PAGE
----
MGM Advantage’s Andrew Tully talks advisers through the ‘known unknowns’ when postponing buying an annuity for clients...
The guidance guarantee is a good first step but regulated advice is key for retirees of all shapes and sizes, writes David Trenner...
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Three quarters of advisers say clients are considering blended pension solutions as a result of the Budget retirement income reforms, according to a poll from LV=.
Annuities will continue to be a substantial part of the at-retirement market in ten years’ time, albeit with a smaller market share, research by Towers Watson suggests.
The Pensions Advisory Service (TPAS) and Money Advice Service (MAS) have hit back at critics of their involvement in delivering the government's pensions 'guidance guarantee', saying they are confident they can scale up to meet demand.
More than a third of advisers who would have recommended annuities prior to the pension freedoms announced at Budget 2014 are now suggesting drawdown options for some clients, research suggests.
Retirees could find it difficult to access regulated financial advice when considering defined benefit (DB) to defined contribution (DC) transfers, according to Punter Southall.
It has been one of the big unanswered questions as plans for a catch-all, free retirement guidance service have developed: What if they get it wrong?
The Pensions Advisory Service (TPAS) and the Money Advice Service (MAS) will struggle to cope with the scale and speed of meeting the guidance guarantee, industry figures say.
It is a question many advisers are facing when considering clients' impending at-retirement choices in the wake of the pension freedoms unveiled at Budget 2014. So what are advisers recommending?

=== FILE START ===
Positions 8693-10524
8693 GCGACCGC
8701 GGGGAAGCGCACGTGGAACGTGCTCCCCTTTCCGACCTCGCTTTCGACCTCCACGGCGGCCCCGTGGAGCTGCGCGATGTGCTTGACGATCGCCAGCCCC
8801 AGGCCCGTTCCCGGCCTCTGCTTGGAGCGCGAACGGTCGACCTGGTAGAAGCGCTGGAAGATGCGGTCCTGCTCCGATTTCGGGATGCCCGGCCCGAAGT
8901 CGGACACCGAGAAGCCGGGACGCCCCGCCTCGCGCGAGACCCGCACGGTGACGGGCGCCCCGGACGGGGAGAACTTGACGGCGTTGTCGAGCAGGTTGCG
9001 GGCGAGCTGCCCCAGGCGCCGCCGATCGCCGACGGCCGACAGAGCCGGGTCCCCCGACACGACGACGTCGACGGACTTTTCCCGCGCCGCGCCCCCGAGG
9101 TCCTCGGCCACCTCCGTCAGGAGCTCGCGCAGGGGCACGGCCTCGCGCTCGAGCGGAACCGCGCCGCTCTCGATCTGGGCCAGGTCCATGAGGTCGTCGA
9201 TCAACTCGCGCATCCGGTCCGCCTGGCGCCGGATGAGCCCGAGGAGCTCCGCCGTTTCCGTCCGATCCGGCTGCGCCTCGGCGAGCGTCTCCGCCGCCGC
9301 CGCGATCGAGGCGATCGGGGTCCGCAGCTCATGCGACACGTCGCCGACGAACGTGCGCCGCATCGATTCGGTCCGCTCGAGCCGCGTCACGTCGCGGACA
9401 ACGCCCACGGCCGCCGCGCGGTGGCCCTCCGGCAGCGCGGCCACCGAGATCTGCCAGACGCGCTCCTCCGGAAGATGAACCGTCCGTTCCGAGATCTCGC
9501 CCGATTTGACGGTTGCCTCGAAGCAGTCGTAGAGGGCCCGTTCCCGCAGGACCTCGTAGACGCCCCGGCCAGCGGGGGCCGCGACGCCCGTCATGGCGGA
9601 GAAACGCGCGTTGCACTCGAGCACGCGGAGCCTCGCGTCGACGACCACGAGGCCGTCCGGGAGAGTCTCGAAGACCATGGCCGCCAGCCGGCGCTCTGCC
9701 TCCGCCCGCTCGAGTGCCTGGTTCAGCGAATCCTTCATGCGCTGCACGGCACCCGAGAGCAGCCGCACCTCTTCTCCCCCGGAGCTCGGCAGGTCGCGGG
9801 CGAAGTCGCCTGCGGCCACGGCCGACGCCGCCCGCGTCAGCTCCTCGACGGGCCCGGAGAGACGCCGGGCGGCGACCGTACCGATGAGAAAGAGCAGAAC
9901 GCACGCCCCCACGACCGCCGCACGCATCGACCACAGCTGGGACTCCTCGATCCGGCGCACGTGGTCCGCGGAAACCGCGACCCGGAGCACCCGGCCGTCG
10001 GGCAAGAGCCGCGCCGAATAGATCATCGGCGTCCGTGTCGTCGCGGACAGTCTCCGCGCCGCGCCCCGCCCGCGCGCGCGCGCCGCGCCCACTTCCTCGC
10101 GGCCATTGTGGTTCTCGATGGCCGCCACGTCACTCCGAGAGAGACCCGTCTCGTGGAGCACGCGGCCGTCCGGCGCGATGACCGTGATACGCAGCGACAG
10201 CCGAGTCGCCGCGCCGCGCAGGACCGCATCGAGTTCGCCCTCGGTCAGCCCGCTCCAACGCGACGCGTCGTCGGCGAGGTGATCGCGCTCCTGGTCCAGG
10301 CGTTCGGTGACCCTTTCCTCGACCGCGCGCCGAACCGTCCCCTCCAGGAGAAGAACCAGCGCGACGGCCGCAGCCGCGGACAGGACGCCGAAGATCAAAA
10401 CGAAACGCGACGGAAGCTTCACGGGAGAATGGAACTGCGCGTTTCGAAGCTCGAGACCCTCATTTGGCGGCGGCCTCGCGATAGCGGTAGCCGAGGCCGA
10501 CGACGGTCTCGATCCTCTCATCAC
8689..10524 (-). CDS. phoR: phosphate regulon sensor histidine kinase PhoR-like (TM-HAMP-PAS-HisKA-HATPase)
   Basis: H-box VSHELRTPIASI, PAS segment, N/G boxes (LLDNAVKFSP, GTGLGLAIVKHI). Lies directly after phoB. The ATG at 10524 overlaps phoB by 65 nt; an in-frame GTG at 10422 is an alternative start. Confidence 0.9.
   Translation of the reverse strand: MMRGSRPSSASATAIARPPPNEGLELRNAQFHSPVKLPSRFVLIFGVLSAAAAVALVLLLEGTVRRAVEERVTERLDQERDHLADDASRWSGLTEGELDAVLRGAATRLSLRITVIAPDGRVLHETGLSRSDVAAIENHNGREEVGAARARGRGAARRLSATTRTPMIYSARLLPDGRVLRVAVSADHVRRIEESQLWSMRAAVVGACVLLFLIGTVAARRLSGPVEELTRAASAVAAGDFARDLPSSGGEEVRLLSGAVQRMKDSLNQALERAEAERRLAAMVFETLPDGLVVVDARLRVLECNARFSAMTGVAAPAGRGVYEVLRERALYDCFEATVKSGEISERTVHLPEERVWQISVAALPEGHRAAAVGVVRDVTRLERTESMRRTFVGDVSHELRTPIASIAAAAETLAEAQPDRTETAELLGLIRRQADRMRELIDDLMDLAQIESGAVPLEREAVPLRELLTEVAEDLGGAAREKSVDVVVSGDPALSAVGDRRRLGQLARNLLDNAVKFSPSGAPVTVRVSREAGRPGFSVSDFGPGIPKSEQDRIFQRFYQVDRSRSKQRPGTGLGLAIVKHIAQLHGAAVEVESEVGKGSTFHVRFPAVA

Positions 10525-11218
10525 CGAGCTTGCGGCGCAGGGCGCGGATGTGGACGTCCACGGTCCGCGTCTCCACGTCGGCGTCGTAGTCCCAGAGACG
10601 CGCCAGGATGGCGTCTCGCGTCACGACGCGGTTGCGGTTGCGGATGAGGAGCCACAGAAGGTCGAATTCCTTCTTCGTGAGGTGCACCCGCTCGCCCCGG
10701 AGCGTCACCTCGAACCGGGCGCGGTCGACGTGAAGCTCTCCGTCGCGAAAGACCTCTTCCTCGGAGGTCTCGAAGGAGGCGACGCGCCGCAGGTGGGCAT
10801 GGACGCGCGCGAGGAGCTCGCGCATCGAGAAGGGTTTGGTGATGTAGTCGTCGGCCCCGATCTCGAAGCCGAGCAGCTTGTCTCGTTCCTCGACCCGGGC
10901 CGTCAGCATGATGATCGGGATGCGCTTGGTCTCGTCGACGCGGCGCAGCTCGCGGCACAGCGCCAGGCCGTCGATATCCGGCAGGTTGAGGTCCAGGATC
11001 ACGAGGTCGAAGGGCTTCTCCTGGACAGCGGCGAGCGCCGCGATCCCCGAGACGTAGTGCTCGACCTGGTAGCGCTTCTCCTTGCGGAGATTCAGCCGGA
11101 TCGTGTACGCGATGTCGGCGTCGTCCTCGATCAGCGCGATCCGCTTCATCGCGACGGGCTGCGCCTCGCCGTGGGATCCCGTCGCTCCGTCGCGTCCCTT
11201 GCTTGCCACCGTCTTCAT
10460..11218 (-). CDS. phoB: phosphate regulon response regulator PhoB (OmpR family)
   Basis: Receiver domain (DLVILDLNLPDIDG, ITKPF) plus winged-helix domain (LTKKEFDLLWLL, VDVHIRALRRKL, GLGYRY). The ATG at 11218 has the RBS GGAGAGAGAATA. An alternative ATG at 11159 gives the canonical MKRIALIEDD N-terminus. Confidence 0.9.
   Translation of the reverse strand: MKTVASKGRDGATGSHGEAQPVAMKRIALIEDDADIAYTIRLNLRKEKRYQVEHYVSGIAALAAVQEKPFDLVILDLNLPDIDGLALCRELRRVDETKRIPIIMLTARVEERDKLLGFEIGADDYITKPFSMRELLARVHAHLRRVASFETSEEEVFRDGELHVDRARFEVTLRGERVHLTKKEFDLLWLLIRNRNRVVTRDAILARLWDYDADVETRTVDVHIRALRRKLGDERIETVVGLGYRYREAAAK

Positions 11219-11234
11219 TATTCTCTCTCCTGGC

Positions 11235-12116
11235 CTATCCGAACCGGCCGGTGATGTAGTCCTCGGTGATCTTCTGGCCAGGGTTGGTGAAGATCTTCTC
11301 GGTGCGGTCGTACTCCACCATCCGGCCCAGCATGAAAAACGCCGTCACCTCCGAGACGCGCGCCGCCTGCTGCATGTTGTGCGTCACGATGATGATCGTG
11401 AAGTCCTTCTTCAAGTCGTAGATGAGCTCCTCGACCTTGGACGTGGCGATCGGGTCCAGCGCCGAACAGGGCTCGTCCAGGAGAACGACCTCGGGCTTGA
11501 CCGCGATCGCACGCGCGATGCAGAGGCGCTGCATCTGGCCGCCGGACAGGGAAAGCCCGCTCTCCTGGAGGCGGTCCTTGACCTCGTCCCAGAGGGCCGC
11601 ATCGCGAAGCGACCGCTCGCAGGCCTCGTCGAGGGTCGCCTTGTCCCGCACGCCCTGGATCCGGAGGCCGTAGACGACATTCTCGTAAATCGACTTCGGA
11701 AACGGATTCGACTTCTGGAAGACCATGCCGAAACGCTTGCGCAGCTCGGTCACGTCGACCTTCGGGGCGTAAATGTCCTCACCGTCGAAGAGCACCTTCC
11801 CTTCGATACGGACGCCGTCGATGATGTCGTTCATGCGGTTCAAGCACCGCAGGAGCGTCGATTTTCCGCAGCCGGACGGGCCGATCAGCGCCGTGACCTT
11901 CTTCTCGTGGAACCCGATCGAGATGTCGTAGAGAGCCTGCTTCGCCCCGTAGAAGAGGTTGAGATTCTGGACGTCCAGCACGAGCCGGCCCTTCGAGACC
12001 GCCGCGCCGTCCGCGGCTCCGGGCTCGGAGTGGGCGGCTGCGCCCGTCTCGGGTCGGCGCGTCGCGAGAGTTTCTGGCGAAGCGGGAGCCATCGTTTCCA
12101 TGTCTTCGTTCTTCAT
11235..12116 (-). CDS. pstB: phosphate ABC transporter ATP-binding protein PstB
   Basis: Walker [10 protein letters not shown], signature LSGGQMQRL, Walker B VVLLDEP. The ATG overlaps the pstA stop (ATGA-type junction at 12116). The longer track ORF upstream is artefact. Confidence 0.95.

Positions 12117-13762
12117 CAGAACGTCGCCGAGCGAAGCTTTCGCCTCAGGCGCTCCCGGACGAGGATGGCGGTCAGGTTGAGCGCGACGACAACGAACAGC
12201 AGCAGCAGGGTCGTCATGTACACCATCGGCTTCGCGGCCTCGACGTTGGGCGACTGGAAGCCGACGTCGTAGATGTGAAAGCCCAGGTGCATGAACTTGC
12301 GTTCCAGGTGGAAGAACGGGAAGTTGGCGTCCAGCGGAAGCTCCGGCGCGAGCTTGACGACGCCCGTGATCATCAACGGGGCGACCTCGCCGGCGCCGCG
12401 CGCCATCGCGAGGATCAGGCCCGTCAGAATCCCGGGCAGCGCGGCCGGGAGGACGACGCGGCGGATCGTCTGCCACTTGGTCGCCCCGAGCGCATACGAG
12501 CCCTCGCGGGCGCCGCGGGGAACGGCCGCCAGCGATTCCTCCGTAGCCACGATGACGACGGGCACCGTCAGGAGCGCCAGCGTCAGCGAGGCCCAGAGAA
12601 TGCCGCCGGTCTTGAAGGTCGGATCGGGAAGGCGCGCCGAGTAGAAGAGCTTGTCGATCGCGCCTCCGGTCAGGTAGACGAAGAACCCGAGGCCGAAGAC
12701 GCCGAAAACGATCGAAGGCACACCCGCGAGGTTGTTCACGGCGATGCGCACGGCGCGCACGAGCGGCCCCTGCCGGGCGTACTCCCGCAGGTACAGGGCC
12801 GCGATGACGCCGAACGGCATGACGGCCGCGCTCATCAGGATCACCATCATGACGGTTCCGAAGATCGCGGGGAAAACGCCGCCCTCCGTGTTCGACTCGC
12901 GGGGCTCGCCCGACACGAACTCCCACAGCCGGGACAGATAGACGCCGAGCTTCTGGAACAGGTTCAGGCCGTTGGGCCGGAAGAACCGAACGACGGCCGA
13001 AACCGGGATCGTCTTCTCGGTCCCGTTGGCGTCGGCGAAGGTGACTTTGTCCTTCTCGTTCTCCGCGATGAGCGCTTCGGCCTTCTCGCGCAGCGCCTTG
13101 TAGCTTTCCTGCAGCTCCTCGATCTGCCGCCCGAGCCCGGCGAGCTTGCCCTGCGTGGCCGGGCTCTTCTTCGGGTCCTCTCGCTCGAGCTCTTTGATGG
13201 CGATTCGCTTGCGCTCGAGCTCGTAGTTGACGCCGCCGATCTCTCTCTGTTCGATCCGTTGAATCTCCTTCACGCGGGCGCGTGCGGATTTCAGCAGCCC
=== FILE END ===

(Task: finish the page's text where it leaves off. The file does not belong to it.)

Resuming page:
Advisers have expressed their relief that the government's promised free at-retirement guidance will not be delivered by providers, but reservations remain over the likely involvement of the Money Advice Service (MAS).
The proposed role of the Money Advice Service (MAS) in delivering financial guidance to thousands of retirees is "concerning", according to Treasury Select Committee (TSC) chairman Andrew Tyrie.
Financial advisers could pay a larger share of the costs for delivering the government's ‘guidance guarantee' than pension providers.
The Financial Conduct Authority (FCA) has set out the standards providers of the government's pledged free retirement guidance must meet.
Stakeholders have welcomed the government's decision to mandate regulated advice for those seeking to transfer out of a private sector defined benefit (DB) pension scheme.
Pensions minister Steve Webb has given the clearest indication yet of the make-up of the government's retirement ‘guidance guarantee', which will include a clear "hand off" to full advice for those who need it.
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